Last Friday, Hindustan Aeronautics’ (HAL) eponymous Light Combat Helicopter (LCH) successfully test-fired an air-to-air missile, engaging and destroying a fast-flying Banshee air target with a direct hit at a test range at Chandipur, Odisha.
This means LCH pilots can fire the heat-seeking Mistral missile, sourced from Anglo-French missile firm MBDA, allowing the heavily armed and armoured helicopter to shoot down enemy aircraft 6 kilometres away.
Last year, the LCH successfully test-fired the two other weapons it carries — a Nexter cannon mounted below the helicopter’s nose, which fires a thousand 20-millimetre steel bullets each minute, shredding enemy soldiers and even light armoured vehicles.
Also successfully tested last year was the LCH’s 70-millimetre Thales rockets, which are mounted on pods on either side of the helicopter. Now all that remains to make the LCH a full-fledged attack helicopter is the addition of an anti-tank guided missile (ATGM). Towards this the Defence R&D Organisation (DRDO) is putting finishing touches on its helicopter-mounted Nag missile (HELINA).
“This is the first time in the country that a helicopter has carried out air to air missile engagement… With this, LCH has successfully completed all weapon integration tests and is ready for operational induction,” said HAL chief, R Madhavan, in an official release. The LCH will enable the Army to provide fire support to soldiers at altitudes of 15,000-20,000 feet, where the oxygen-depleted air prevents them from carrying weaponry heavier than their personal rifles and light machine guns.
For soldiers charging uphill at extreme altitudes to capture an enemy bunker, an attack helicopter in support, firing bullets and rockets to keep enemy heads down, could be the difference between success and failure, life and death.
Towards this, the LCH was especially designed to operate up to 20,000 feet. French engine-maker Safran (earlier Turbomeca) specially designed its Shakti engine to deliver outstanding high-altitude performance. The Shakti engine, which is now being built in Bengaluru, powers HAL troika of successful helicopters: the Dhruv advanced light helicopter, Rudra weaponised helicopter, and the LCH. “LCH is the only attack helicopter in the world capable of operating at altitudes as high as Siachen glacier,” HAL announced on Thursday.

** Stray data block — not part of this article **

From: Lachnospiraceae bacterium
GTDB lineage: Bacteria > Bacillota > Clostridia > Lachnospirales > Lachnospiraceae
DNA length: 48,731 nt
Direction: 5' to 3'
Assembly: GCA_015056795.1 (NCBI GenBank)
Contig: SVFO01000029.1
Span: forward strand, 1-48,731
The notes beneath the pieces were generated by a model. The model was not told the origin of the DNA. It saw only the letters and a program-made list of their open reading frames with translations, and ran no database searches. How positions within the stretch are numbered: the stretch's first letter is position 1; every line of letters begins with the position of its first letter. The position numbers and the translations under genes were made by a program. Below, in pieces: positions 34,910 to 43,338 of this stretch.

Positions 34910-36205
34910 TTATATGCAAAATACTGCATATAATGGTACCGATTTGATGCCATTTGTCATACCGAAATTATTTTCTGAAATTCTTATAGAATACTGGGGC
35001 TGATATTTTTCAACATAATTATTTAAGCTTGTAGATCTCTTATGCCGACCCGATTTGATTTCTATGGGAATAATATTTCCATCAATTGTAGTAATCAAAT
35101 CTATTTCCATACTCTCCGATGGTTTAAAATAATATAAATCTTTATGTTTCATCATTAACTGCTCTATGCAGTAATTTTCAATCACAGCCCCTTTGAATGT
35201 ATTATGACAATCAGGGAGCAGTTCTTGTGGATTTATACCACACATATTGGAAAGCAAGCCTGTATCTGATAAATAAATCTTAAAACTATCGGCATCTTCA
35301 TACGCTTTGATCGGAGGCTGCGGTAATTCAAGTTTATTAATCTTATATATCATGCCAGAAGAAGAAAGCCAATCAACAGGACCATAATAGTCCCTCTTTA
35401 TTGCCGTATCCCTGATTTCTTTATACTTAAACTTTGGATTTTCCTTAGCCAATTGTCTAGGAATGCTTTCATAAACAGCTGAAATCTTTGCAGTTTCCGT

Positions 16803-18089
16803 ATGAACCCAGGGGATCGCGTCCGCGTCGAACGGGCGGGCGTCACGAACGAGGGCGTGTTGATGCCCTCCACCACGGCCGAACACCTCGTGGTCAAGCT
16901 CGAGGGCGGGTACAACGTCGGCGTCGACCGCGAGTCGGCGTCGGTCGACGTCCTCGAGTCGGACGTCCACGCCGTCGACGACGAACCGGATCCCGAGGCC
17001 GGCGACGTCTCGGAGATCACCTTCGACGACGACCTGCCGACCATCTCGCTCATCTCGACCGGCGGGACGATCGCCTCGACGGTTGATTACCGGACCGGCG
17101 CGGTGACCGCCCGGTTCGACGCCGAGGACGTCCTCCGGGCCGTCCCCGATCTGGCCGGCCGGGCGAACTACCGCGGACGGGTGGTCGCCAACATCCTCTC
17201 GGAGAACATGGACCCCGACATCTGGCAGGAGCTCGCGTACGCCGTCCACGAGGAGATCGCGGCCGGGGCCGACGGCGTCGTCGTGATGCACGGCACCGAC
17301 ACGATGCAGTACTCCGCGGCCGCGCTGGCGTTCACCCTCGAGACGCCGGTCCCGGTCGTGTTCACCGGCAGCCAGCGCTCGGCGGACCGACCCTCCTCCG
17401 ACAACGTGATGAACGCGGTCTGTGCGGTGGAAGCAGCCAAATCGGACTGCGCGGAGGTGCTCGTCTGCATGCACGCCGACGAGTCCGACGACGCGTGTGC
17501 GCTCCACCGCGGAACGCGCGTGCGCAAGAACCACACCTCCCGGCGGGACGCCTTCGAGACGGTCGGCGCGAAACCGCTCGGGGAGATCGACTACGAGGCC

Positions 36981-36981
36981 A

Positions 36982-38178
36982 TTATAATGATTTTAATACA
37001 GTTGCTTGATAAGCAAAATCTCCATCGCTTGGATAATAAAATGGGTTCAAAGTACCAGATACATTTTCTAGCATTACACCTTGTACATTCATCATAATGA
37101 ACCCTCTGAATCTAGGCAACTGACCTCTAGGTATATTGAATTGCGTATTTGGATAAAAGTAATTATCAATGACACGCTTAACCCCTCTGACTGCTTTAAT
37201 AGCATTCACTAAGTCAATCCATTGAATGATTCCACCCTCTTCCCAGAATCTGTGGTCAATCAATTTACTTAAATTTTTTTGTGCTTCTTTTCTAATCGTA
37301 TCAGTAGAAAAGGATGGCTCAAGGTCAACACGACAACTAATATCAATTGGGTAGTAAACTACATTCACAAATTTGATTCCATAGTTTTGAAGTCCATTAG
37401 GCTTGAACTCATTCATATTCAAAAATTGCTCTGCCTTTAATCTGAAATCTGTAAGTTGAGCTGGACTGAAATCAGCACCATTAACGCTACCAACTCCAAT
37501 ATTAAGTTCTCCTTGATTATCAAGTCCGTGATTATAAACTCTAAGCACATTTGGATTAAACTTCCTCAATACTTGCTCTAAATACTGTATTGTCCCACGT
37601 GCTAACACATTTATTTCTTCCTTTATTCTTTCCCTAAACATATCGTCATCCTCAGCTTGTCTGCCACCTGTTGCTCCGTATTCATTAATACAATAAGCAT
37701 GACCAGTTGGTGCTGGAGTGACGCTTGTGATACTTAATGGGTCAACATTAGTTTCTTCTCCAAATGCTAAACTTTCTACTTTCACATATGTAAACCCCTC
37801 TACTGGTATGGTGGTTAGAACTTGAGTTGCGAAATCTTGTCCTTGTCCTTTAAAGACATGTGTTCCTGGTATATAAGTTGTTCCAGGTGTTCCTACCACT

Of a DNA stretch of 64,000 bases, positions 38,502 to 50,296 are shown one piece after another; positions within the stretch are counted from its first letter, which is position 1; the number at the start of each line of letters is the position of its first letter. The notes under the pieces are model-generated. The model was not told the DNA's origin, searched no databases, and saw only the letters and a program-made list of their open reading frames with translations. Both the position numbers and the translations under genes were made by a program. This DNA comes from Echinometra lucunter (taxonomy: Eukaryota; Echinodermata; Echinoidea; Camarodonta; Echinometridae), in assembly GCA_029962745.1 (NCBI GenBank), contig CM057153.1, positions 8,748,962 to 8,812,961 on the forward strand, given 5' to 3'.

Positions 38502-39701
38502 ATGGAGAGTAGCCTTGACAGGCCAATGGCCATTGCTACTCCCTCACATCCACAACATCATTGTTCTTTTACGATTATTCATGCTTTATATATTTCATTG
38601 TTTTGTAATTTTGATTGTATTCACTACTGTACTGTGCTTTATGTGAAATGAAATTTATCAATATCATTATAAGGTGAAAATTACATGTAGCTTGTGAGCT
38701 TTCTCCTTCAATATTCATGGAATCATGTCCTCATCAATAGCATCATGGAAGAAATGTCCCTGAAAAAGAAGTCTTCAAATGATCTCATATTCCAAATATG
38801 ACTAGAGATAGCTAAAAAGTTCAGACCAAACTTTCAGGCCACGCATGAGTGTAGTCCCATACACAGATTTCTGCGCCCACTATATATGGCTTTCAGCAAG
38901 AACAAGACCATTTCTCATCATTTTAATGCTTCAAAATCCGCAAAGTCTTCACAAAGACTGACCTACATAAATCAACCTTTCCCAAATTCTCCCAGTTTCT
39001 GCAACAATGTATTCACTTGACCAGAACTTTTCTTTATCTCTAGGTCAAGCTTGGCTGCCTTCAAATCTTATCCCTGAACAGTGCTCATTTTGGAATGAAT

The LCH will also be essential to Army mechanized offensives in the plains of Punjab and Rajasthan. The Army’s Cold Start Doctrine hinges on “integrated battle groups” (IBGs) striking across the border and rapidly overwhelming enemy defences. For that, heavy, accurate and flexible fire support is essential, using platforms like the LCH.
The LCH obtained “initial operational certification” (IOC) in August 2017. The Army has committed to ordering 114 LCHs and the air force 65 – totally 179 helicopters. But, so far, the Ministry of Defence (MoD) has so far only approved the building of 15 “limited series production” LCHs for about Rs 3,500 crore.
On a visit to HAL’s helicopter complex in Bengaluru, Business Standard found that HAL had already begun building the 15 LCHs cleared for production, even though the Army and IAF were still to place orders. HAL executives said they are aiming for a production rate of 18-20 helicopters per year.
The LCH, with its Rs 231 crore price tag, is the most heavily armed and expensive of HAL’s successful helicopter lines. The Rudra, or weaponised Dhruv costs about half of that, while the Dhruv is currently priced at about Rs 70 crore each.
At current prices, the cost of building all 179 LCHs would add up to over Rs 40,000 crore and necessitate the building of a new assembly line in Bengaluru or Tumkur.
The 5.5 tonne LCH seats two pilots, one-behind-the-other, in an armoured cockpit that protects them from bullets and shrapnel. The LCH’s features include a hinge-less main rotor, a bearing-less tail rotor, integrated dynamic system, crashworthy landing gear and an intelligent, all-glass cockpit. HAL says the pilots have state-of-the-art helmet-mounted sights, which allow them to fire missiles at a target merely by turning their head and looking at it.